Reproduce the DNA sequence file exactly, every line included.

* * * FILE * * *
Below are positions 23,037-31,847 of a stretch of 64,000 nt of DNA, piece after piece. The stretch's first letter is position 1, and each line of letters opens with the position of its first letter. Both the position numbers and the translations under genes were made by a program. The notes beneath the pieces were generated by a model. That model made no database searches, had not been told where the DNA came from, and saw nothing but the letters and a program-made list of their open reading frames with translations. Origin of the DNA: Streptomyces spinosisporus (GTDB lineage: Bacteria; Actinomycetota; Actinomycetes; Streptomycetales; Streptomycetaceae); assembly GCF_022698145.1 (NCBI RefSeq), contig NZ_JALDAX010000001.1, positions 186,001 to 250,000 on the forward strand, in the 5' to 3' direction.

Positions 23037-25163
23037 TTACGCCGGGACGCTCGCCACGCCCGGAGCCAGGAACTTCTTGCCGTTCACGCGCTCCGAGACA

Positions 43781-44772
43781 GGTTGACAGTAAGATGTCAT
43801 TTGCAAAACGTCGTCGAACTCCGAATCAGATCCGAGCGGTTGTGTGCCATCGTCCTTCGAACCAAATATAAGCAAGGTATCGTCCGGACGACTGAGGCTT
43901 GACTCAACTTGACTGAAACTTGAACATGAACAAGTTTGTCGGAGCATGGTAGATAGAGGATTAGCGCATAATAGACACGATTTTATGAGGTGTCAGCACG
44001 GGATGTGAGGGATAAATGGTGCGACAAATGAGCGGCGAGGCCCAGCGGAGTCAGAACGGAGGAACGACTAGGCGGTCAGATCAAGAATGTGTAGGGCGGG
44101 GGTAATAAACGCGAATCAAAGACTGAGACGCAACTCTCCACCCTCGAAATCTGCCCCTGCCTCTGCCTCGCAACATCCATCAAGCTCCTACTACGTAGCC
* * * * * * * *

Below are positions 23,037-31,847 of a stretch of 64,000 nt of DNA, piece after piece. The stretch's first letter is position 1, and each line of letters opens with the position of its first letter. Both the position numbers and the translations under genes were made by a program. The notes beneath the pieces were generated by a model. That model made no database searches, had not been told where the DNA came from, and saw nothing but the letters and a program-made list of their open reading frames with translations. Origin of the DNA: Streptomyces spinosisporus (GTDB lineage: Bacteria; Actinomycetota; Actinomycetes; Streptomycetales; Streptomycetaceae); assembly GCF_022698145.1 (NCBI RefSeq), contig NZ_JALDAX010000001.1, positions 186,001 to 250,000 on the forward strand, in the 5' to 3' direction.

Positions 23037-25163
23037 TTACGCCGGGACGCTCGCCACGCCCGGAGCCAGGAACTTCTTGCCGTTCACGCGCTCCGAGACA

Positions 43781-44772
43781 GGTTGACAGTAAGATGTCAT
43801 TTGCAAAACGTCGTCGAACTCCGAATCAGATCCGAGCGGTTGTGTGCCATCGTCCTTCGAACCAAATATAAGCAAGGTATCGTCCGGACGACTGAGGCTT
43901 GACTCAACTTGACTGAAACTTGAACATGAACAAGTTTGTCGGAGCATGGTAGATAGAGGATTAGCGCATAATAGACACGATTTTATGAGGTGTCAGCACG
44001 GGATGTGAGGGATAAATGGTGCGACAAATGAGCGGCGAGGCCCAGCGGAGTCAGAACGGAGGAACGACTAGGCGGTCAGATCAAGAATGTGTAGGGCGGG
44101 GGTAATAAACGCGAATCAAAGACTGAGACGCAACTCTCCACCCTCGAAATCTGCCCCTGCCTCTGCCTCGCAACATCCATCAAGCTCCTACTACGTAGCC